Vote against ‘pass the bottle’ preserves individual liberty

Letter To The Editor • Apr 4, 2016 at 11:30 AM

Vote against ‘pass the bottle’ preserves individual liberty

The so called “pass the bottle bill” and my vote on it has caused some contention. I voted against it in my subcommittee. This bill has come up every year for several years, and voted down each time. Here’s why. Tennessee receives money from the federal government each year that goes to the governor’s highway safety program. It is to target DUI and safety issues. Every city and county law enforcement in the state has benefited from it by purchasing equipment in smaller police departments, and paying for officers to target drunk drivers in every other department. Ask Sheriff Anderson, Chief Quillin or Chief Jackson how much revenue their respective departments have received through the years. If we passed this bill, we would not receive more money, rather, the aforementioned money would be lost, and would instead be sent to the Department of Transportation. I didn’t want to lose that money locally.

I hate DUI. I don’t drink. In fact after 36 years in law enforcement I can’t say one positive thing about alcohol. But, I have a hard time connecting the dots from a passenger drinking in the back seat, and the driver driving drunk. Drunk drivers should be criminally charged regardless of who or who isn’t drinking as a passenger. If I cannot definitively show harm to persons or property, I must preserve individual liberty and not legislate it away just because I can. Prescription pills are a bigger cause of impaired driving. Using “pass the bottle bill” logic, we should make it illegal to be a passenger in a vehicle if you have prescription medicine on your person. Those are some of the reasons for my “no” vote. I won’t always get it right down here, but I do want you folks to know that making right constitutional decisions, preserving individual liberty, and equal representation is in the center of my heart.

Rep. Bud Hulsey, Kingsport

A hard truth

Re. Ron McCarley’s opinion, “Climate change science is all smoke and mirrors,” sowing seeds of mistrust of the scientific community can ultimately impair mankind’s ability to solve problems. Questioning climate research is a healthy part of the scientific process, however, skepticism should be based on contrary scientific data, not political conspiracy theories or unrelated examples of antiquated scientific shortcomings. Even the mention of polar bear population growth is misrepresented as evidence of climate stability. Recent polar bear success in the arctic is actually a result of hunting policy changes enacted 50 years ago. The sea ice required for bears to hunt seals has only begun to significantly retreat in the last couple of decades, making the number of polar bears in the 1960s irrelevant. Without ice in the future they will struggle to survive.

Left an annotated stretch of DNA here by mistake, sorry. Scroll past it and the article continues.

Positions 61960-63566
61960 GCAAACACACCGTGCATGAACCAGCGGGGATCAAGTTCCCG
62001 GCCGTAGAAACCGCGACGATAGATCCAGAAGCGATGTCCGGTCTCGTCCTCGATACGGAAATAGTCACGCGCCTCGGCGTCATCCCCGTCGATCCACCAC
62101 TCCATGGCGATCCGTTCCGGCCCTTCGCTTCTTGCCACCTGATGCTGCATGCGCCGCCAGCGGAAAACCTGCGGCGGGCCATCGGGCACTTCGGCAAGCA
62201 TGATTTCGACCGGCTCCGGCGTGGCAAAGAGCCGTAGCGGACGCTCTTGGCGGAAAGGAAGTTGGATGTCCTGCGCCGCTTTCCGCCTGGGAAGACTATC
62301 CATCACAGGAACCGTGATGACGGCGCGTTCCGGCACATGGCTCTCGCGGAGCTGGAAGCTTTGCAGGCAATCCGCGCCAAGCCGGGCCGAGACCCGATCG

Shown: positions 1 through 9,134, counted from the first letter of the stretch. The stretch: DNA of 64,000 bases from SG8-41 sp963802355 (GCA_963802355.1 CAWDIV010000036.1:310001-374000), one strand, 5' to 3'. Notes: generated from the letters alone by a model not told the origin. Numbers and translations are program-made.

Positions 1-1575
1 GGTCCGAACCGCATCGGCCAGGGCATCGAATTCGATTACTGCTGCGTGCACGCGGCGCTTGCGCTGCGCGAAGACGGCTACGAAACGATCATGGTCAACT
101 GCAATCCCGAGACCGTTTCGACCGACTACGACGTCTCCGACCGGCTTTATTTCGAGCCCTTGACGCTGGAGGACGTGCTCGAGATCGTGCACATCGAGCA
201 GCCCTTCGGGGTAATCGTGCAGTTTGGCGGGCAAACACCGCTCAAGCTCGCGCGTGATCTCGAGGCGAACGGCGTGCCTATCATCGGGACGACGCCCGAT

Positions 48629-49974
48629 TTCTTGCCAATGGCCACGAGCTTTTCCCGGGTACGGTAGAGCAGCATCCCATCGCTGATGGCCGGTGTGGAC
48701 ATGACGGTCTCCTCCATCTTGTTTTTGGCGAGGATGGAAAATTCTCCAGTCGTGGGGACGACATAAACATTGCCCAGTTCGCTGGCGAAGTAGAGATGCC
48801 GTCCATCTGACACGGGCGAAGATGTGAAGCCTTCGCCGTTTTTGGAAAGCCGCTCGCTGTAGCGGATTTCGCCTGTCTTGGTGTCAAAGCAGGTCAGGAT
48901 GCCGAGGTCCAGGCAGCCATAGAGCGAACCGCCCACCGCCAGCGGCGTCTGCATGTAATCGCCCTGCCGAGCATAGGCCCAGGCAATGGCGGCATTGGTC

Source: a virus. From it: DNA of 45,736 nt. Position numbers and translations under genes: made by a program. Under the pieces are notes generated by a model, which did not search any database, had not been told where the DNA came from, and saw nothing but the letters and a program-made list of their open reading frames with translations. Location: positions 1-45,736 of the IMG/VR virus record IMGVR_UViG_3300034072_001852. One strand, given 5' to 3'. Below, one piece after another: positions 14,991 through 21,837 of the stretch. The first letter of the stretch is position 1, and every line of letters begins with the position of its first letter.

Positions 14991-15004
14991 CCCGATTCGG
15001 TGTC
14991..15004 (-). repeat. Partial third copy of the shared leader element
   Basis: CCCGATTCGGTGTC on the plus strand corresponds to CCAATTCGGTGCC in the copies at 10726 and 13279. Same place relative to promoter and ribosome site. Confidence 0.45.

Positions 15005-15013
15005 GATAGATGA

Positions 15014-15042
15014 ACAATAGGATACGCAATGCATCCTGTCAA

Research scientists have spent careers collecting data to generate a history of the planet’s climate. This data spanning millions of years shows an unprecedented rate of warming that aligns with the recent increase of carbon dioxide in our atmosphere. It is true that the Earth has been warmer in the past and it will most likely enter another ice age in the future, but the issue of today is the rapid rate of change. While it is difficult to predict which plants and animals will adapt quickly enough to deal with these changes, upsetting food chains that took millions of years to create is a recipe for disaster. At the heart of the issue of climate change is a hard truth that does not respect anyone’s political rational, it only respects scientific fact. The question before this generation is not whether man is causing accelerated climate change, the question is what do we do about it.